Distribution and Habitat

Country distribution from AmphibiaWeb's database: Costa Rica

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At the time of the species description, the species was only known at the type locality, Cerro Apri, which is southwest of Cerro Kamuk, in Costa Rica (Boza-Oviedo et al. 2012). However, one other locality was identified in 2016 at Cerro Utyum (IUCN 2020). The species can be found within arboreal bromeliads of isolated oak trees and under moss mats in terrestrial grassland habitats with spongy soil, ferns, and sub-páramo vegetation. All known individuals found at subtropical/tropical high-altitude regions of 3,126 meters above sea level (Boza-Oviedo et al. 2012).

Life History, Abundance, Activity, and Special Behaviors
Bolitoglossa kamuk is a rare species that can be found in terrestrial and arboreal habitats and does not associate with water bodies (Boza-Oviedo et al. 2012, IUCN 2020). The species description does not mention what time of day paratypes were caught, so it is unknown if B. kamuk are nocturnal or diurnal.

Parental care is unknown in B. kamuk, but parental care is seen in their sister taxon, B. pesrubra (Vial 1986, Boza-Oviedo et al. 2012) and other members in the genus.

Trends and Threats
The population trend is presumed to be stable, but the IUCN threat status is “Vulnerable” and the population is severely fragmented and susceptible to climate change. Other threats to the species include habitat fragmentation, invasive species, diseases, droughts, severe weather, and habitat shifting/alteration (IUCN 2020).

The species occur in one protected area: Parque Internacional La Amistad (IUCN 2020).

Possible reasons for amphibian decline

General habitat alteration and loss
Climate change, increased UVB or increased sensitivity to it, etc.


Phylogeny of 16S and Cytb mtDNA data for Bolitoglossa in southeastern Costa Rica was constructed using Bayesian analysis. They found B. kamuk was most closely related to B. pesrubra. The next most closely related species was B. bramei, however this relationship is not strongly supported (Boza-Oviedo et al. 2012).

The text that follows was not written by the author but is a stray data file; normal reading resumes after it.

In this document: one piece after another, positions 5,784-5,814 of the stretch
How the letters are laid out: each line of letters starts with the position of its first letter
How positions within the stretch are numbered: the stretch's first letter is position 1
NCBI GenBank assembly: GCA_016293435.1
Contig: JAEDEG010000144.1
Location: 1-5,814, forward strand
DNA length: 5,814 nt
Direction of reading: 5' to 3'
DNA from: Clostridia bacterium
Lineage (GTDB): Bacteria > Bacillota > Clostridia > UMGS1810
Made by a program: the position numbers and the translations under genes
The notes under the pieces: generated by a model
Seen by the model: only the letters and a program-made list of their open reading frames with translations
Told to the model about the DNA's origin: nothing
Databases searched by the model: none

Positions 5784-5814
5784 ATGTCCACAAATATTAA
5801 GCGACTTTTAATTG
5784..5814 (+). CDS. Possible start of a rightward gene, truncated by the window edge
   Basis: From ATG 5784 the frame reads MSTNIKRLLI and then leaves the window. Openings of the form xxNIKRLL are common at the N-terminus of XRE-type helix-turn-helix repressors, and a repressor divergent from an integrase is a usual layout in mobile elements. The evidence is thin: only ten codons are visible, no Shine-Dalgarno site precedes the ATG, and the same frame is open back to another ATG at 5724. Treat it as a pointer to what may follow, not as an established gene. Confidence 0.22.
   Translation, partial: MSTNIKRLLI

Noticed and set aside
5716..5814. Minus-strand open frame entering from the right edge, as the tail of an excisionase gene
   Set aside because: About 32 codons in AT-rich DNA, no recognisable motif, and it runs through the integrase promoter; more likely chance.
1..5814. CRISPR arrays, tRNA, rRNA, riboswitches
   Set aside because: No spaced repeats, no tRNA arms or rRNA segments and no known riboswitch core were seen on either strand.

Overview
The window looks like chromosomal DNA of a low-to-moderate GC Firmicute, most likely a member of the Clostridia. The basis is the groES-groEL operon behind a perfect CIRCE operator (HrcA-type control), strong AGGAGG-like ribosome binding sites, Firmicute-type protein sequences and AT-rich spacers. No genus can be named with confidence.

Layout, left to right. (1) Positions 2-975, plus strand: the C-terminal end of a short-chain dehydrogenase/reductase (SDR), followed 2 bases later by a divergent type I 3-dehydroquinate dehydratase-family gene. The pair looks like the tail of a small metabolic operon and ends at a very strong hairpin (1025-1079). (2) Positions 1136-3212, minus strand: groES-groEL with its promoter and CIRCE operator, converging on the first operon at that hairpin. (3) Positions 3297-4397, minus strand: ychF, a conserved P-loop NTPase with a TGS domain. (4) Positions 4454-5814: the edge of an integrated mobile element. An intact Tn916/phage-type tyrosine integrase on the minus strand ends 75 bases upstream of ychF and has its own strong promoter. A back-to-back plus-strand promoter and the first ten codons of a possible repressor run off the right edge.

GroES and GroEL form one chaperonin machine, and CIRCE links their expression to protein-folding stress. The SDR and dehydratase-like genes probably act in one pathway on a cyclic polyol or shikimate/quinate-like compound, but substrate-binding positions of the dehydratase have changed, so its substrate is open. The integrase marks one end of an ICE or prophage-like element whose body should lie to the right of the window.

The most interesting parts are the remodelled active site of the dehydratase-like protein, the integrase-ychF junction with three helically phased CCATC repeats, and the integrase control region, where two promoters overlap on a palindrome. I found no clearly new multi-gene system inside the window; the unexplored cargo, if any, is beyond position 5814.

Bolitoglossa kamuk is named after the Kamuk Massif, which in turn is name after one of the dominant mountain peaks of the region they occur in: Cerro Kamuk (Boza-Oviedo et al. 2012).


Boza-Oviedo, E., Rovito, S.M., Chaves, G., Garcia-Rodriguez, A., Artavia, L.G., Bolanos, F., Wake, D.B. (2012). ''Salamanders from the eastern Cordillera de Talamanca, Costa Rica, with descriptions of five new species (Plethodontidae: Bolitoglossa, Nototriton, and Oedipina) and natural history notes from recent expeditions.'' Zootaxa, 3309, 36 - 61.

IUCN SSC Amphibian Specialist Group. 2020. "Bolitoglossa kamuk". The IUCN Red List of Threatened Species 2020: e.T50926599A54386141. Downloaded on 19 February 2021.

Vial, J. L. (1968). ''The ecology of the tropical salamander, Bolitoglossa subpalmata, in Costa Rica.'' Revista de Biologia Tropical, 15, 13-115.

Originally submitted by: Mei Chau, Anett Danko, Larissa Landeros (2021-07-20)
Description by: Mei Chau, Anett Danko, Larissa Landeros (updated 2021-07-20)
Distribution by: Mei Chau, Anett Danko, Larissa Landeros (updated 2021-07-20)
Life history by: Mei Chau, Anett Danko, Larissa Landeros (updated 2021-07-20)
Trends and threats by: Mei Chau, Anett Danko, Larissa Landeros (updated 2021-07-20)
Comments by: Mei Chau, Anett Danko, Larissa Landeros (updated 2021-07-20)

Edited by: Ann T. Chang (2021-07-20)

Species Account Citation: AmphibiaWeb 2021 Bolitoglossa kamuk: Kamuk Web-footed Salamander <> University of California, Berkeley, CA, USA. Accessed Jul 18, 2024.

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Citation: AmphibiaWeb. 2024. <> University of California, Berkeley, CA, USA. Accessed 18 Jul 2024.